Unreasonable explanations for this include: 1) We’ve reached the end of history; it’s impossible for us to improve on the technology of the plane, and 2) We’re not as smart as we used to be.
Peter’s alternative explanation – developed in his essay “The End of the Future” – is far more feasible: the modern regulatory system has choked invention.
And the only people in the place to fix this aren’t the statists on the right or on the left, but the libertarians. As Peter said, “It’s an exciting time to be a libertarian.”
Armed with new enthusiasm, I spent the rest of the weekend at SFL learning more about how the state is choking development, and I met the people who are going to fix this course in the near future.
My theory is that these Paulbot guys know the only way they will EVER have sex outside of the virtual world, pot induced hallucinations, and hookers is to have enough money to buy a trophy mistress and wife. Since I’m not a voyeur to self abuse, I’ll leave you to google more on this dude in the privacy of your own home, By Onan’s withered Balls!
So, all this googling has left me feeling like the plutocracy is live and well. If you didn’t think America’s government was basically up for sale these days, reading about any of these folks will do it. I’ve been boycotting Marriott for decades since all that Mormon money went heavily into running anti-ERA efforts in the late 70s. I watched that unfold first hand as a baby feminist and activist. It’s now creeping and crawling around the Romney campaign. There’s a lot of Mormon corporate money behind the Romney Super Pac.
Several of the biggest donors to Restore Our Future, the super PAC backing Mr. Romney, share the candidate’s Mormon faith. A quartet of companies connected to Melaleuca, a company based in Idaho that makes nutritional supplements and home care products, donated a combined $1 million to Restore Our Future.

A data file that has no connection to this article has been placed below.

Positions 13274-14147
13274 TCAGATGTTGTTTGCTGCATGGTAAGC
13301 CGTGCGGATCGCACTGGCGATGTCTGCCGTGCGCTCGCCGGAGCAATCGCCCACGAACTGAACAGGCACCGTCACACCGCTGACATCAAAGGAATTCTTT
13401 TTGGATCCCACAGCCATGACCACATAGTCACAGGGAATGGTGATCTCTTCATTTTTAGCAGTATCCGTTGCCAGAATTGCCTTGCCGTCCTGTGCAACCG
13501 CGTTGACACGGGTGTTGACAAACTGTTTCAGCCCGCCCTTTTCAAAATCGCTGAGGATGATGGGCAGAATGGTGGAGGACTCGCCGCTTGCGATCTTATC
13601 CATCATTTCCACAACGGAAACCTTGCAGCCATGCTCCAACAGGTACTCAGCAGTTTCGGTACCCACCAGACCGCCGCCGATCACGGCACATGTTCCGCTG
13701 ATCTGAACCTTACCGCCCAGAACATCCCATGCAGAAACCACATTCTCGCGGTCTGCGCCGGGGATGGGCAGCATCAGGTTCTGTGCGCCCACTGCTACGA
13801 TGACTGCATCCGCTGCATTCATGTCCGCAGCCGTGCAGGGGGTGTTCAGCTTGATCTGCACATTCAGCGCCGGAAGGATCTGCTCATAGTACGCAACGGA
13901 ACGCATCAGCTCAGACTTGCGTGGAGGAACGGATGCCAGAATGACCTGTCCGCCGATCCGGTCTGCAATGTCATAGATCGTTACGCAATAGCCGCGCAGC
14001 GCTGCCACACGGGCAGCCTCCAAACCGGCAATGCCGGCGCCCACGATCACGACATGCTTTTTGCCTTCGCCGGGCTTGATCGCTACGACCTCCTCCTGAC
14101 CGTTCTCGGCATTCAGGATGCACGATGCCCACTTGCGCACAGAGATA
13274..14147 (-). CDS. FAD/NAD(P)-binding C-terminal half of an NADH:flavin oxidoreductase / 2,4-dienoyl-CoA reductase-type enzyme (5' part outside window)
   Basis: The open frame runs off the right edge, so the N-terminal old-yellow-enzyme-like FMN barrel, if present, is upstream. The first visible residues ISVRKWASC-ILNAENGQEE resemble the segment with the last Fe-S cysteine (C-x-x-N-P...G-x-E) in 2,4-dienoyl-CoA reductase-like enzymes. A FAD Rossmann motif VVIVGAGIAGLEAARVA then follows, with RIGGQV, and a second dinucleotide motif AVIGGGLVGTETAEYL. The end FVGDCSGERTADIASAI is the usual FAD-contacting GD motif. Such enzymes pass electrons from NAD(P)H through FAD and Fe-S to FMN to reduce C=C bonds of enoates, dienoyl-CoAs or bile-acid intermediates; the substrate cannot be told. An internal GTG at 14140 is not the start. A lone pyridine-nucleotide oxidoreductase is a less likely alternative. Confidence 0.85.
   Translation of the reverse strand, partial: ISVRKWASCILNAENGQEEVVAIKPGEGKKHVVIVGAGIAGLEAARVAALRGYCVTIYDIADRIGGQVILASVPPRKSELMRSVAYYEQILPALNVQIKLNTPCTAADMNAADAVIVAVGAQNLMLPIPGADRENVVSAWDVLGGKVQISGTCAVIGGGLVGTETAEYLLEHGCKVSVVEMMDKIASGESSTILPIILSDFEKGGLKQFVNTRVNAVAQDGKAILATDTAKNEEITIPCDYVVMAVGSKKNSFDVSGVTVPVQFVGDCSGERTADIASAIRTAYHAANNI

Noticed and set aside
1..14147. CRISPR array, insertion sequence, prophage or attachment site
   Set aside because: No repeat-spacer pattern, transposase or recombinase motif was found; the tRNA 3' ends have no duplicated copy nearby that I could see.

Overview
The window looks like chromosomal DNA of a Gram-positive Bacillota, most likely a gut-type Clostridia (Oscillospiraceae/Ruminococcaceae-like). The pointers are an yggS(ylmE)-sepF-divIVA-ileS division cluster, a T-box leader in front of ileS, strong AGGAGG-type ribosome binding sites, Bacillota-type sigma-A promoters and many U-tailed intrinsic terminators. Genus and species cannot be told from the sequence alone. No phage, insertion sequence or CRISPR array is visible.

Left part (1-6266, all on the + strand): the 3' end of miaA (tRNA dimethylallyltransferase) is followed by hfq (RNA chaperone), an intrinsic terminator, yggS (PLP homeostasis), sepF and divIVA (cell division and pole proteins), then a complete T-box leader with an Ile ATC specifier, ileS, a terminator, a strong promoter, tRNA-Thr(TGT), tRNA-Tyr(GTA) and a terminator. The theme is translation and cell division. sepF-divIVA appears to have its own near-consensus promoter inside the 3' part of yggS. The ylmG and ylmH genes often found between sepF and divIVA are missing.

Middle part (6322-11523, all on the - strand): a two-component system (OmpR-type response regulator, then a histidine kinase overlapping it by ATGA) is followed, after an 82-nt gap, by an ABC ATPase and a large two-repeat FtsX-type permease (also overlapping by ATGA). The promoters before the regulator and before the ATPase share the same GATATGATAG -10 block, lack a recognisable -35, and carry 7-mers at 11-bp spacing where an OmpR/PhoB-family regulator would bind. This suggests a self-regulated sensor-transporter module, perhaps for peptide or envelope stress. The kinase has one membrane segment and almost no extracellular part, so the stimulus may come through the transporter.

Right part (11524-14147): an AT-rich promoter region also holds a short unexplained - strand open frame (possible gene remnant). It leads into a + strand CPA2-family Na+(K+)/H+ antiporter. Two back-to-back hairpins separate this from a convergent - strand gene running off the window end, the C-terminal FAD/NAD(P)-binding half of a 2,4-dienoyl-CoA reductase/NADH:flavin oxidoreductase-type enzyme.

The company is headed by Frank VanderSloot, a national finance co-chairman of the Romney campaign and a graduate of Brigham Young University, Mr. Romney’s alma mater. “I am very concerned about the direction of the country and especially the administration’s constant attacks on free enterprise,” Mr. VanderSloot said in an e-mail.
Many of the biggest givers to the pro-Romney super PAC hail from the world of finance, particularly private equity and hedge funds. Julian H. Robertson Jr., who has given at least $1.25 million to Restore Our Future, is considered one of the godfathers of the hedge fund industry.
The one thing these Super PACS have done is put the agendas right out there if you look for them. You can clearly see the Romney agenda from your front porch. If you like women’s unequal status and gamed financial markets,by all means support Willard just like his SuperPac Puppet Masters do! Any way, I suggest you try to keep track of these ballers and who they buy. I also wonder if these billionaires will be happy if the press starts focusing laserlike on their activities. Right now, Forbes appears to be the only magazine with the lives and ideology of the rich and not so famous. I figure if they want to buy our elections, the least we can do is out their activities for all to see.